Boston school officials will send out automated phone calls Friday morning only if there is a disruption in bus service, as officials try to slowly return to a state of normalcy three days after a surprise one-day bus strike.
Since the stoppage Tuesday morning, school officials have been auto-calling parents of the more than 30,000 students who rely on the buses to let them know if they were on the road. But since the buses have been rumbling through the streets for the past two days, officials have decided the daily alert is no longer necessary.
Other contingency plans, however, will remain in place. Schools will still open an hour early to accommodate parents’ work schedules, for instance. School officials are encouraging parents to have back-up transportation plans in case problems emerge again.
“There is still uncertainty that hangs over each day,” said Brian Ballou, a School Department spokesman.
The strike was the first for the bus drivers union in 22 years. The union’s dispute with Veolia Corp., the private contractor that oversees the city’s four bus yards, remains volatile and full of drama.
The School Department was bracing for a potentially rough morning after the union announced Wednesday night that Veolia had placed two labor leaders on leave. The leaders were not identified.
Before dawn broke, some drivers attempted to halt service again, barricading the exit to the Readville bus yard in Hyde Park. The attempt failed, much like a similar attempt did Wednesday morning.
“Other drivers ignored this attempt and pushed past it, and the attempt to incite was over almost before it began,” said Lee McGuire, another School Department spokesman. “We are happy that our drivers have yet again showed that they want to work and are committed to safe, on-time service.”
Tensions flared again mid-morning, as Veolia ordered one union official, Steve Kirschbaum, out of the Readville yard. Kirschbaum is chairman of the bus union’s grievance committee. A Veolia spokeswoman offered limited comment, noting it was a personnel issue.
“He needed to be off the property and the union was aware of that,” said Valerie Michael, a Veolia spokeswoman.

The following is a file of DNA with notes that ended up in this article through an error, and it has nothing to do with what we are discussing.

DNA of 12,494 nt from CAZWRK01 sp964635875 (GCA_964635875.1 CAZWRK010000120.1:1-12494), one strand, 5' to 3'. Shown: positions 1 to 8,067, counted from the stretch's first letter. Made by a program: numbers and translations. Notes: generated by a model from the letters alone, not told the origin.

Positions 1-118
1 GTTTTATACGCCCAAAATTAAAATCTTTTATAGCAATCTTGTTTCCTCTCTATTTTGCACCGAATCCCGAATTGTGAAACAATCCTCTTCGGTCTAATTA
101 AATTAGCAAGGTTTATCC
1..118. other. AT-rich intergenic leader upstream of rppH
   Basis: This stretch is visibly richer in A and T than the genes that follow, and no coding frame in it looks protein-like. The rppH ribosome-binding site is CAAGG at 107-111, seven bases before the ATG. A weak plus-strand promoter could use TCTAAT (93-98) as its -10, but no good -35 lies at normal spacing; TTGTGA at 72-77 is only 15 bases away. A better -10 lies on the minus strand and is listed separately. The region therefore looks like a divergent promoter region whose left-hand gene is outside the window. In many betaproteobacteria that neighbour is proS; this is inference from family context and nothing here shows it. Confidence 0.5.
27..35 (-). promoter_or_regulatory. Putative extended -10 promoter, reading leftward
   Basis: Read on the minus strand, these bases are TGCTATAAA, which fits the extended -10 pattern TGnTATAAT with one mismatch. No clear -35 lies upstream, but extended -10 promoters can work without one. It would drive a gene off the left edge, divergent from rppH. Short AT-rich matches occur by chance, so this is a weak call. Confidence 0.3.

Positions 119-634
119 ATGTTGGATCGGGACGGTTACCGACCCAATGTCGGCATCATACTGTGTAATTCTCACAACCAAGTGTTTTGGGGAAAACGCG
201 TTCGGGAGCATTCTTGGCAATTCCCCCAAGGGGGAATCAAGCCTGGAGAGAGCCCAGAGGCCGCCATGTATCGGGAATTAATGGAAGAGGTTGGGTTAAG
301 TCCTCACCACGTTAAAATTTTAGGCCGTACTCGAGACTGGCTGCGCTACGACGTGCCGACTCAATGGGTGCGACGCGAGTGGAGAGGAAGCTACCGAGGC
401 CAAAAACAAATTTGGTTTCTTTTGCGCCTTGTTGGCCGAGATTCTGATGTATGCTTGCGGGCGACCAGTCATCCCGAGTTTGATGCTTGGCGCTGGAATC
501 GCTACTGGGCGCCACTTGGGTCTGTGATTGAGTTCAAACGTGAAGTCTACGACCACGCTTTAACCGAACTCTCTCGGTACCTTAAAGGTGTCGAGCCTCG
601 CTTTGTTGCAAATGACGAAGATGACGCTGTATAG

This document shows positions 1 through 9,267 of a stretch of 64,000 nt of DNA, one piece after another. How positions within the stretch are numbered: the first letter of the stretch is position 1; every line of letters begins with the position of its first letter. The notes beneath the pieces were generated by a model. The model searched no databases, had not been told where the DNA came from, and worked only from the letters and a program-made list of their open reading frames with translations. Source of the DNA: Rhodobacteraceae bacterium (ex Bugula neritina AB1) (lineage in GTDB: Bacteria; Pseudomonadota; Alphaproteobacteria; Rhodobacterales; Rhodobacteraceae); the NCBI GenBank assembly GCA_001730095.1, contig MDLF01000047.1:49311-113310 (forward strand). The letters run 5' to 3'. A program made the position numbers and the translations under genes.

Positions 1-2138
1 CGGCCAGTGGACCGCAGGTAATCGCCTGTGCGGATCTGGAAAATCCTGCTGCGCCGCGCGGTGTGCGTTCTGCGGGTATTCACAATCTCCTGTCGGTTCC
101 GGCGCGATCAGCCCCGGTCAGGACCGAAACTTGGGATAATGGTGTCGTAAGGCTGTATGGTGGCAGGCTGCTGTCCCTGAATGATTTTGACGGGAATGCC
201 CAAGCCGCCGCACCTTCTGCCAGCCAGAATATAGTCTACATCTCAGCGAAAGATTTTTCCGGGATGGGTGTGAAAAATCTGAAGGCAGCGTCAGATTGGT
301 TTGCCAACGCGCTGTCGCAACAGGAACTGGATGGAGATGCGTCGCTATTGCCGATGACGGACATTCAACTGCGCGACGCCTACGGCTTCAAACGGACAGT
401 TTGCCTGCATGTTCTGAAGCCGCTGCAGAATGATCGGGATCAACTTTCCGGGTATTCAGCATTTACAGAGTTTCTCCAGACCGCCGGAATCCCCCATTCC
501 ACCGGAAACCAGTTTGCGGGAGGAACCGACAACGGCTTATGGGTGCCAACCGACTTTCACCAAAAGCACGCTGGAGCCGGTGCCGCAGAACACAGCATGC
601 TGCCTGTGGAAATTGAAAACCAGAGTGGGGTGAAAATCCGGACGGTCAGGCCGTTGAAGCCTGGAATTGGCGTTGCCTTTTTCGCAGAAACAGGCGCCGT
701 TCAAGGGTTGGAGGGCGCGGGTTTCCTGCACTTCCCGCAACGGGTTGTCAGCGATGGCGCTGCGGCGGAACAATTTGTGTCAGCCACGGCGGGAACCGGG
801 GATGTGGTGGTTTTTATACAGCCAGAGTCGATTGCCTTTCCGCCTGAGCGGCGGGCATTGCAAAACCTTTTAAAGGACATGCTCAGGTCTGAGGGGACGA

She declined to say whether Kirschbaum was one of the two union leaders that the company placed on leave, and said she hoped a resolution could be reached soon on the union issues.
Kirschbaum could not be reached for comment.
On Wednesday, two Menino administration officials identified Kirschbaum as well as the union’s vice president, Steve Gillis, as the instigators of Tuesday’s strike. They also accused the two of intimidating and bullying other drivers into going along with the strike, even as the president of the union and representatives from its parent organization urged drivers to get back on the job.
The union’s contract forbids strikes, stoppages, and even slowdowns, and says participating individuals can be fired.
Alfred Gordon, a lawyer for the union, said officials are hoping the issues the drivers have been raising for months can be resolved soon. But he expressed concern about the company taking steps that could upset workers, such as placing employees on leave.
“The more action the company takes to incite members and leaders, the further we get from establishing labor harmony,” Gordon said. “The union has consistently told all drivers to continue doing their jobs and driving their students. . . . As long as the company is not taking steps to provoke action, I hope that the service will continue to happen.”
The union has raised myriad issues, which center on pay, benefits, and respect. In particular, the union is trying to persuade the company to stop using GPS data and a bus-routing software program to calculate how much time it should take drivers to do a route, then using that data to determine their “flat” pay rate. The union contends that the practice is forbidden under its contract. Drivers have said the computerized data tends to underestimate travel times in heavy traffic, ultimately shortchanging them on pay.
Similarly, the union is asking for restoration of what they call a contractually mandated daily school bus report, in which drivers record the time it takes to perform all their duties, such as cleaning up their buses at the end of a shift, which can be time consuming.
The union also has accused Veolia officials of refusing to meet with them on many occasions since the company assumed oversight of the city’s four bus yards in July. Consequently, the union filed a complaint with the National Labor Relations Board in August, outlining its grievances.
According to the School Department, the average salary and benefits package for a bus driver has increased over the last five years from $53,307 to $63,640.
The vast majority of buses arrived to school on time Thursday, with 91.7 percent dropping students off before the opening bell. But attendance on Thursday appeared to plummet, with schools reporting an 82.4-percent attendance rate. That’s about 12 percentage points lower than the average.
It remains unclear when the labor dispute will be resolved. They two sides did not formally meet Thursday, after gathering for several hours Wednesday at a Quincy hotel. Another negotiating session had not been scheduled as of Thursday night.